Mauritania’s ruling party eyes lion’s share of voters in elections

Mauritania’s ruling party said it has recruited more than 1 million members; the total number of eligible voters is estimated at 1.4 million.
Sunday 27/05/2018
Politics of recruitment. A July 2017 file picture shows supporters of Mauritanian President gathering and holding banners during a rally in Nouakchott.  (AFP)
Politics of recruitment. A July 2017 file picture shows supporters of Mauritanian President gathering and holding banners during a rally in Nouakchott. (AFP)

TUNIS - Mauritania’s ruling Union for the Republic party said it has recruited more than 1 million members as it prepares for municipal and parliamentary elections in September. Mauritania’s population numbers about 4.4 million and the number of eligible voters is estimated at 1.4 million.

“The operation to list members for the Union of the Republic (broke all) records. It yielded 1,116,197 members,” said party President Sidi Mohamed Ould Maham. “Such strong recruitment of members is a first in the country’s history.”

The country’s elections, followed by presidential elections next year, will test Mauritania’s civil authorities’ abilities to steer political power away from the military, which has a history of interfering in the political process.

Analysts say democratic practices have yet to take hold in Mauritania and that the military, controlled by Mohamed Ould Abdel Aziz, retains significant economic and military power. Ould Abdel Aziz rose to power in 2008 after leading a coup that deposed elected Mauritanian President Sidi Ould Cheikh Abdallahi. Ould Abdel Aziz was elected president in 2009 with 53% of the vote and re-elected in 2014, with 82% of the vote.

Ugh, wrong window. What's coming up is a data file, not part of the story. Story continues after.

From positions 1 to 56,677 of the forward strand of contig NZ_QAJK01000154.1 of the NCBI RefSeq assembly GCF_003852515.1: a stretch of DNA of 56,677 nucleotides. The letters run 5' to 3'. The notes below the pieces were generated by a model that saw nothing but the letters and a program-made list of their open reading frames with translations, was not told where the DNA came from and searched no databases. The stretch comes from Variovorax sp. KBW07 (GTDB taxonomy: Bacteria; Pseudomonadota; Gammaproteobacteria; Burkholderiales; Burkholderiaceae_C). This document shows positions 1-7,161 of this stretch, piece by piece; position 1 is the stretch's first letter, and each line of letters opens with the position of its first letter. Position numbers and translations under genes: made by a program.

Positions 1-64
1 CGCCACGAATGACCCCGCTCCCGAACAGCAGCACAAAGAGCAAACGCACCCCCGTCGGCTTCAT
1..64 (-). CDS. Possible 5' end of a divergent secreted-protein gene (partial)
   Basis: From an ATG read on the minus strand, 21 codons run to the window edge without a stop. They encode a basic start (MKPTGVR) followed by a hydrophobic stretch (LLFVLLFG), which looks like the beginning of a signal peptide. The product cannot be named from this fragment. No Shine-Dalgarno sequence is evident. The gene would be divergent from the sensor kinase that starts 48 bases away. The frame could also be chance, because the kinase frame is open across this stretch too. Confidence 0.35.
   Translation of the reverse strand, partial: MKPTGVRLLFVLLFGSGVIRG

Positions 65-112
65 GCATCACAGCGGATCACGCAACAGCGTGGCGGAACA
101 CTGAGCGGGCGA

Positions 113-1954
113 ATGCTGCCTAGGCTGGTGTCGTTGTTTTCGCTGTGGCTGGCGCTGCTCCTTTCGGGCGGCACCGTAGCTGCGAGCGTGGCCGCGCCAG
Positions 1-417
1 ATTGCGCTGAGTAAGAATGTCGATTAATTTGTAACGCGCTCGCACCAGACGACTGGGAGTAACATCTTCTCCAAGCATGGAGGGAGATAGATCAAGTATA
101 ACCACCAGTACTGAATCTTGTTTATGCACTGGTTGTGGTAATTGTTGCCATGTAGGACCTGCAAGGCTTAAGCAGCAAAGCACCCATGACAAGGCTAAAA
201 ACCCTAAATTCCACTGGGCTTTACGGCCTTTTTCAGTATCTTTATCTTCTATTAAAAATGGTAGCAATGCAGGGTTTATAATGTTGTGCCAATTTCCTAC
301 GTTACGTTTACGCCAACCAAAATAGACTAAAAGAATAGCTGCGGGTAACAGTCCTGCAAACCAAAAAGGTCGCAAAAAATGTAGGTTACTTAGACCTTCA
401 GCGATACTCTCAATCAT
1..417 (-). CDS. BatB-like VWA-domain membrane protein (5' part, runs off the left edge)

Opposition groups have expressed concern that Ould Abdel Aziz lacks respect for the constitution, which limits presidents to two 5-year terms in office, and that his Union for the Republic party works to allow him to stay in power until 2024 or longer.

Ould Abdel Aziz announced this year that he would abide by the constitution’s two-term limit and not seek to change it or extend his tenure but supporters and government officials have encouraged him to pursue another term.

Analysts said Ould Abdel Aziz was unlikely to stay in power, however, and that the party’s main challenge would be avoiding infighting over who would be his replacement.

The Union for the Republic has begun a 3-week election process to choose local leaders of the party’s 20,000 cells, each of which has around 50 members.

“The elections in the local cells will likely stir rifts and many problems in rural communities and among tribes… Such problems are likely to influence the climate within the party,” said Mauritanian news site Sahara Media in an analysis

“The fighting among the union’s factions will give the election operation a degree of transparency but it could threaten the success of the operation amid the doubts about the next political stage and the absence of renewed talk about a third mandate for the president.”

Ould Maham urged officials to “keep the unity of the party through entente and compromise.”

“Those who gain the majority in the cells should not sideline the minority that lost the vote,” he said.

Mauritania’s leading opposition grouping, the National Forum for Democracy and Unity (FNDU), said it would compete in the upcoming parliamentary and municipal polls. It had previously boycotted elections during Ould Abdel Aziz’s time in office.

“We have decided to participate in these elections because we do not accept to stay at the margins of a process leading to a political changeover in Mauritania,” FNDU leader Mohamed Ould Moloud said in a statement.

The FNDU called for supporters to take part in a march June 4 starting at the Saudi Mosque in Nouakchott, within earshot of the presidential palace.

“If the rally draws a huge number of people, it will send a message to local authorities and beyond them to the international opinion that Mauritanians do not want elections to extend the status quo,” said a senior FNDU official.

“The rally would constitute a turning point in Mauritania’s democratic path if a huge crowd were to join it. If it turns out to be a normal rally, then the authorities will get the message (that) there is no pressure to change the situation with the same people staying in power,” the official added.

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